Roitelet bleu

So I got home last night after a long day at work, said my hellos to the family, reminded them there was nuke-able homemade chicken soup in the fridge should they get to feeling peckish, poured myself a lovely cup of coffee prepared by the now-retired and rather bored Mr. Wren, toddled off to my little pack-rat’s nest of a den and powered up the ol’ laptop.

(An aside: During a lively conversation between editor and writer types at work yesterday regarding run-on sentences, it came up that Sir Winston Churchill’s written sentences averaged 35 words. As I expressed the proper dismay, I was really thinking, “Only 35?” Evidence of my personal long sentence habit may be seen above, coming in at a boggling 67 words. In my book, hyphenated words count as one, or it would be 69. Neener-neener-neener, Winnie.)

Back to the story. I must admit to a certain obsession with Stat Counter, an addiction that the wise, wonderfully wacky Neddie Jingo, a fine writer and far more experienced blogwart than I, warned me against way back in April of this year. Ned, I tried to ignore those stats, I swear. But I’m hooked.

I love finding out how many people have visited Blue Wren each day. I gotta know. When the number exceeds, oh, 10, I’m ecstatic. Even knowing that most of them have stumbled on this blog by mistake, it gives me a warm glow. The rest are looking for the “Last Great Act of Defiance” mouse and eagle poster, which I referred to in a post way back when. It continues to bring ‘em in. Humans are a defiant bunch, it seems, and we all root for the underdog.

But as much as the numbers, I love finding out where my readers live. Most are from the U.S., which is gratifying but no real surprise. But many are from other countries. Knowing that some anonymous someone in Japan, Australia, Portugal, Italy, England or Ireland, Thailand or Germany has stopped by to read something I wrote makes me do a happy dance. The Internet is wonderful for reducing the world to virtual village-size — and who wouldn’t be delighted to have an international audience? It’s almost like traveling, sans security gate lines and luggage carousels.

Well, OK, it’s not. Real travel is more fun, at least once you clear the airports.

Anyway, try to imagine my delight when, as I perused Stat Counter’s list of visitors yesterday, I discovered one from France. Now, I’ve had readers from France stop by before, which is always tres bien. But Stat Counter’s info on this French reader showed that he or she had visited “Puanteur.”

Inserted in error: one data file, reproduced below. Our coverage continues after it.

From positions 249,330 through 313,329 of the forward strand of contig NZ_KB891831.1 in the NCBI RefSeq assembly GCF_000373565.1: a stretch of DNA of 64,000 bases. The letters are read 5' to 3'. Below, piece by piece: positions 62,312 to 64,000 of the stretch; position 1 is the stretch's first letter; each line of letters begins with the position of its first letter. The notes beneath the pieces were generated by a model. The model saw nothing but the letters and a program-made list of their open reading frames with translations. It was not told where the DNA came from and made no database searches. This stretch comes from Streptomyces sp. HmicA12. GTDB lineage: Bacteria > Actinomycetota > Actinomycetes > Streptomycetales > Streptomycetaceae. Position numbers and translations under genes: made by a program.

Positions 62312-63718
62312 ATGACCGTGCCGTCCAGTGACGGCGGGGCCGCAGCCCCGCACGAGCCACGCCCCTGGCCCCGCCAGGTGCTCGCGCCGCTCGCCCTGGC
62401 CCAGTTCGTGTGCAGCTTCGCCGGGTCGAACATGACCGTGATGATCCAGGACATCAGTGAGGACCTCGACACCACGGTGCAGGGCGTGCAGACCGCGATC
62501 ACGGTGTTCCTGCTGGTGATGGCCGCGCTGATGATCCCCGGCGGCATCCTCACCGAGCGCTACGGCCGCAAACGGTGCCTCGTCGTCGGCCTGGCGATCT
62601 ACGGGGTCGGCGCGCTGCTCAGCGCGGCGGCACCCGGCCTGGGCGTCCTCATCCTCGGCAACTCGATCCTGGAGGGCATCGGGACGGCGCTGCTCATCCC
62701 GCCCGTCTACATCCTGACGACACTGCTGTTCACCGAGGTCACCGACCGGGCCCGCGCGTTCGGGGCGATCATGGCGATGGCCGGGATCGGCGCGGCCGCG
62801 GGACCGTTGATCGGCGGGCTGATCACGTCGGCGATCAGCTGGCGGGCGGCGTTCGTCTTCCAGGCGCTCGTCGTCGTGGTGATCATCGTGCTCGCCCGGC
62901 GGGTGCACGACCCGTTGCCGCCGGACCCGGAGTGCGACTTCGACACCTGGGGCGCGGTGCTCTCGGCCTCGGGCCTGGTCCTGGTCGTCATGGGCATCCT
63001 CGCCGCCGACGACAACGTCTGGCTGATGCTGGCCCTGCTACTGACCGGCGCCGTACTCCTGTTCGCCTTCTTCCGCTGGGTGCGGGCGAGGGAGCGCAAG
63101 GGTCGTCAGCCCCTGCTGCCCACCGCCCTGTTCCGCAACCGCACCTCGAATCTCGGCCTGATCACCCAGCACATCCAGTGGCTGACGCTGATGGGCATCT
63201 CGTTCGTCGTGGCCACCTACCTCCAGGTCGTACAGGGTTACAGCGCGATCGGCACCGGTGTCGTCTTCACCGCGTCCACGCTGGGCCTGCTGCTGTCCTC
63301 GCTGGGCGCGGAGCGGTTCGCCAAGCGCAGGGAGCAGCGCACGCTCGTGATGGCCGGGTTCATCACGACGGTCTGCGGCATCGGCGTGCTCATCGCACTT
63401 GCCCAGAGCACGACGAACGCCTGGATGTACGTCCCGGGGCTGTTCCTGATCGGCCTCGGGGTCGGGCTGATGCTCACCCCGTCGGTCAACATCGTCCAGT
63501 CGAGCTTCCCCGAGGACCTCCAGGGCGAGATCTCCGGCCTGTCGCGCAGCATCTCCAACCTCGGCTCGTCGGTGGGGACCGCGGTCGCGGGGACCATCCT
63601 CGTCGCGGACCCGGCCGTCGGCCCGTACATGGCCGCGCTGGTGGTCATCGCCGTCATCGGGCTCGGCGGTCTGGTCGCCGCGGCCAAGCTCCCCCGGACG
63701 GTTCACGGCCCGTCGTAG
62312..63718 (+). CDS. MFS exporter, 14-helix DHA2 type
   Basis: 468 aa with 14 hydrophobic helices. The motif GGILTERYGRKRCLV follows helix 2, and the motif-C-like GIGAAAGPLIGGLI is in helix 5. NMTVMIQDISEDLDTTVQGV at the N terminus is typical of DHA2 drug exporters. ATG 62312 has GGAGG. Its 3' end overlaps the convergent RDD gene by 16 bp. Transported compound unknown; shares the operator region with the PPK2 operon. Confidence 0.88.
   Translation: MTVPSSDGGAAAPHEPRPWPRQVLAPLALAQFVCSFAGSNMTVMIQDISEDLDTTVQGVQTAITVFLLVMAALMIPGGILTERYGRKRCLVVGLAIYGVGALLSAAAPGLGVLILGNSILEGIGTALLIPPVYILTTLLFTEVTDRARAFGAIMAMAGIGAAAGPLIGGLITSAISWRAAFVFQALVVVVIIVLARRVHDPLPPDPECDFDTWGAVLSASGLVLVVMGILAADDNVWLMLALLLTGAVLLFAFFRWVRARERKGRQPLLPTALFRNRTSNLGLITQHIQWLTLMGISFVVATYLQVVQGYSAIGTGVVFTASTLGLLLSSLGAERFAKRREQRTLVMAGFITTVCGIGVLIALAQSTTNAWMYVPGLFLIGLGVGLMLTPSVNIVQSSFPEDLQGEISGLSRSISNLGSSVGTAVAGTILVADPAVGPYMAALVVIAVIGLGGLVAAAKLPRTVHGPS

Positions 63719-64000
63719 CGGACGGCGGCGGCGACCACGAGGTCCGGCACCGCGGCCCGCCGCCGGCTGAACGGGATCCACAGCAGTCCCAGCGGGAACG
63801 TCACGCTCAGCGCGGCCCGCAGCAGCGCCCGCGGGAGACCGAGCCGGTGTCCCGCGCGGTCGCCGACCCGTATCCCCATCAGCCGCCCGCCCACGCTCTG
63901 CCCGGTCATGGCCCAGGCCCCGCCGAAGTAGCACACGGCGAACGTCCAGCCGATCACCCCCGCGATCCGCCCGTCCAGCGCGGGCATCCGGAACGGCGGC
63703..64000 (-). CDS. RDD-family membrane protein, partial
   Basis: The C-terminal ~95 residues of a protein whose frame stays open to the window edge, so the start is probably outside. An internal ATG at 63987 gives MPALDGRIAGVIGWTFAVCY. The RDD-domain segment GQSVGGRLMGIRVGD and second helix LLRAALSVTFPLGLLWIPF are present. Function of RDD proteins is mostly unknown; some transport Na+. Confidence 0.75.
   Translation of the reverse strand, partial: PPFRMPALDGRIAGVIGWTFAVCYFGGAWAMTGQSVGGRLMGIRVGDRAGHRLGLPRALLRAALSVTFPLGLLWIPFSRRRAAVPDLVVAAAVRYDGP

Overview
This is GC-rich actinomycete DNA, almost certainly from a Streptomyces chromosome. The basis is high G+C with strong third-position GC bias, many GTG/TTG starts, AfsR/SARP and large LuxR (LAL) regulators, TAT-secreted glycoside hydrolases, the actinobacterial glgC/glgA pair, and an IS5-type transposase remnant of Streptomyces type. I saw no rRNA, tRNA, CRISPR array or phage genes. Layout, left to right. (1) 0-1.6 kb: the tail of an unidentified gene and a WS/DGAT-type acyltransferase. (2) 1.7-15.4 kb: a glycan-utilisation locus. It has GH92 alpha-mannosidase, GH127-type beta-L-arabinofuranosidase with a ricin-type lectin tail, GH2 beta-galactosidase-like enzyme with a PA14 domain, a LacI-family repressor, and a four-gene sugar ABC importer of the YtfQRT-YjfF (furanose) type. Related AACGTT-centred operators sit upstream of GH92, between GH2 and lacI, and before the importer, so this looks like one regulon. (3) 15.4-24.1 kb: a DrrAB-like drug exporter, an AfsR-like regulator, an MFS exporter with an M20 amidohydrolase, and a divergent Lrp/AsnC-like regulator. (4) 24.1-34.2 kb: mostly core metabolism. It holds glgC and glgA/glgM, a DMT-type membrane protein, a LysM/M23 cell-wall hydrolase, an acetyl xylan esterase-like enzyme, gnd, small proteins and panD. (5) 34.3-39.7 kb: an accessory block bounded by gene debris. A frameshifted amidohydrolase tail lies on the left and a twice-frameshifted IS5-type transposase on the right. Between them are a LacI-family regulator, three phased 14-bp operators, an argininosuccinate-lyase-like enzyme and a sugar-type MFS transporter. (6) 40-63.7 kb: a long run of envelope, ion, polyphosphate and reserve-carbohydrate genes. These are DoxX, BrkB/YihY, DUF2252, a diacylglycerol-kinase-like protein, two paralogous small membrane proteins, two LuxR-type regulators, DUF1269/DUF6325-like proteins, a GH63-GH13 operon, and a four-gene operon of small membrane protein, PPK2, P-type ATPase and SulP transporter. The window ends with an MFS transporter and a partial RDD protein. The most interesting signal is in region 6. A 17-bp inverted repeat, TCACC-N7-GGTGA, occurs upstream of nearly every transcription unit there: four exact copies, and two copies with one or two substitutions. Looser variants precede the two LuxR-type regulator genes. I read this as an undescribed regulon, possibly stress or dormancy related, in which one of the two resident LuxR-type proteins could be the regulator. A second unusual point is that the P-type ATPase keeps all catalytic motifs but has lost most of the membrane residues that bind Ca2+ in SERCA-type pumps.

My grasp of the French language is limited to a single high school class, taken in my sophomore year. This means I’m a troglodyte when it comes to speaking that lovely language. I couldn’t recall having written anything called “Puantuer,” though, unless I’d somehow done it in my sleep after watching the delightfully whimsical “Amélie” on DVD.

It turned out that “Puanteur” is French for “Stench,” which is the title one of my better posts (or so I’m told by people who should know).

But the reader had read it in French? Intrigued, I clicked on it.

The whole page had been translated into French! For this reader, my blog was not “Blue Wren,” it was “Roitelet bleu.”

The first graf reads, “Quand j’ai habité en Allemagne nordique vers la fin des années 80, j’ai visité le prisonnier de guerre de Bergen-Belsen et le camp de concentration.”

Isn’t that cool?

Yeah, I know it’s silly to get so excited about such a little thing, but I’m just beside myself. Someone out there wanted to understand what I’d written. Or maybe they were just translating everything they read from English-language websites into French.

Either way, I’m just pleased as punch. Whoever you are, mon cher or cheri, merci beaucoup. I’m still smiling.


One Response to “Roitelet bleu”

  1. Wil Robinson Says:

    Your “stench” post was definately one of the better posts ever. I’ve linked to that in my comments on all kinds of relevant sites. How neat to see it translated! (I’m not just a bit jealous)

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